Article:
In the third of a series of posts, Democratic gubernatorial candidate Ned Lamont discusses his stance on issues relevant to young professionals. Lamont is a Greenwich businessman who has advocated for improving public transportation. Lamont will face the endorsed Democratic candidate, Dan Malloy, in the Aug. 10 primary.
What do you think are the three issues young professionals in Connecticut are most concerned about?
Jobs, jobs, and jobs. It couldn’t be clearer these days. It’s got to be the number one priority of our next governor to help create the kinds of 21st century jobs that will employ the newest members of our workforce and enable them to lay down roots here in our state. First, we need to strengthen our schools-to-workforce pipeline to make sure that we’re maintaining our world-class workforce, trained in skill sets that align with the needs of Connecticut employers.
Next, we need to make our cities into vibrant, fun, safe, places to live. My Plan to Renew our Cities details the steps I’ll take as governor to return Connecticut’s cities to the cultural and economic hubs they once were. The entire plan is available on my website: http://www.nedlamont.com/issues?id=0007
Finally, I’ll be a partner in Hartford for our state’s businesses, and I’m going to work hard to recruit more. Right now, our economic development efforts are focusing too much on bringing in large companies from out-of-state, and not enough on giving our own small businesses the support they need to grow and hire more workers.
How would you retain young professional talent in Connecticut?
We’ve got some of the best colleges and universities in the country here in our state, yet our graduates can’t seem to leave Connecticut fast enough. We need to make sure that they can find great places to live and good jobs to launch their careers. That’s why improving cities is a priority, and why creating jobs is a necessity.
What kinds of initiatives would you enact to create more affordable housing for young professionals?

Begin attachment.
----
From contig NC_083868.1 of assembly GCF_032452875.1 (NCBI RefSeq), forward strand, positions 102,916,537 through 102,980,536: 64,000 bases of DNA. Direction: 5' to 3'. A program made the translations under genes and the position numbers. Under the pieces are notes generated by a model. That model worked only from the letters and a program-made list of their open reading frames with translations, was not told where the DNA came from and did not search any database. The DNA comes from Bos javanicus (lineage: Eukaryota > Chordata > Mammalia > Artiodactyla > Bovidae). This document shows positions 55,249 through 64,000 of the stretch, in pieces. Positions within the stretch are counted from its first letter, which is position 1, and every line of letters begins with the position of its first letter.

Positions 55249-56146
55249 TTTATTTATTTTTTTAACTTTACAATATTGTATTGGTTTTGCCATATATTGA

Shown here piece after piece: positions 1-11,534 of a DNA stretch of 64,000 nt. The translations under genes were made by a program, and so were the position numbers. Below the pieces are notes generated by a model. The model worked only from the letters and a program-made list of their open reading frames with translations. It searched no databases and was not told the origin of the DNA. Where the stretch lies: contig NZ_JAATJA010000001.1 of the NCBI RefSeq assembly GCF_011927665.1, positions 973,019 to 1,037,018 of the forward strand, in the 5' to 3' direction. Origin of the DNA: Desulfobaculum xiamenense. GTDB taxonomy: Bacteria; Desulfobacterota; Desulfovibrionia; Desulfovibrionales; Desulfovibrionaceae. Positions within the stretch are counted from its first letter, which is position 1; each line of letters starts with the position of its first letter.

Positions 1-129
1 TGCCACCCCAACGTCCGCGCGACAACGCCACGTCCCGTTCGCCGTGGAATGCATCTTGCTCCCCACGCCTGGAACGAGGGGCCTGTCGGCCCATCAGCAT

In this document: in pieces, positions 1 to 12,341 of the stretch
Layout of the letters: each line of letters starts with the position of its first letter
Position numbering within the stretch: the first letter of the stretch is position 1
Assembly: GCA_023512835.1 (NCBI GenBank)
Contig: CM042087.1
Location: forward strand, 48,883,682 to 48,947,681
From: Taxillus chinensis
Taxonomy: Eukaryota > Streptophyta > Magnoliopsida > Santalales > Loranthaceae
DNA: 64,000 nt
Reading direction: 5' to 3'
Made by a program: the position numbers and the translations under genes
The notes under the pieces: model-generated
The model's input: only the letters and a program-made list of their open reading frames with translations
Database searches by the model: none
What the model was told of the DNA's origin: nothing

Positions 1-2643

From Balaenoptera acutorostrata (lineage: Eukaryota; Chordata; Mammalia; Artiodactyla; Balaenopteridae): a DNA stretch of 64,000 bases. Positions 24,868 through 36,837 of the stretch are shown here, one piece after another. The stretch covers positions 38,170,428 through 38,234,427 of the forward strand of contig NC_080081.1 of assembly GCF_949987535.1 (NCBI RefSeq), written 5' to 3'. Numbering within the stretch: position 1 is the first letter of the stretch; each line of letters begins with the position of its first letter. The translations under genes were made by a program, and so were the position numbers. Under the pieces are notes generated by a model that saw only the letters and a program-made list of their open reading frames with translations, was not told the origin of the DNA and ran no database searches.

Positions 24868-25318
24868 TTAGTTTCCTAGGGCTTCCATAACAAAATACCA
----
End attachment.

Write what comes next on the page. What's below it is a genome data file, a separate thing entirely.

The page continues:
First, I will create a student loan forgiveness program for graduates in in-demand fields who commit to stay and work in Connecticut. Removing the burden of loan repayments for recent graduates is a huge relief for people just beginning their careers, making rent or mortgage payments more affordable.
Additionally, smart growth in cities is one of the most important things we can do to improve them, and it starts with mixed-use, transit-oriented development. Affordable housing is an important component, because people need to be able to afford to live in the city where they work. It’s better for the environment, for reducing traffic on our highways, and for commerce in our cities.
What would you do to improve public transportation?
For too long, we’ve let our state’s highway system hollow out our cities, resulting in deserted downtowns and some of the worst gridlock in the country. As governor, I will put public transit front and center. Just this week I unveiled my Plan to Get Connecticut Moving Again, my strategy to improve rail service, give commuters more options for how to get to work, and repair our state’s crumbling transportation infrastructure (you can read the full plan on my website: http://action.nedlamont.com/page/s/transportplan)
Strengthening our rail system and giving Connecticut residents better public transportation options is the only way to bring our cities back to life, break the gridlock on our highways, and make Connecticut more competitive in the 21st century economy.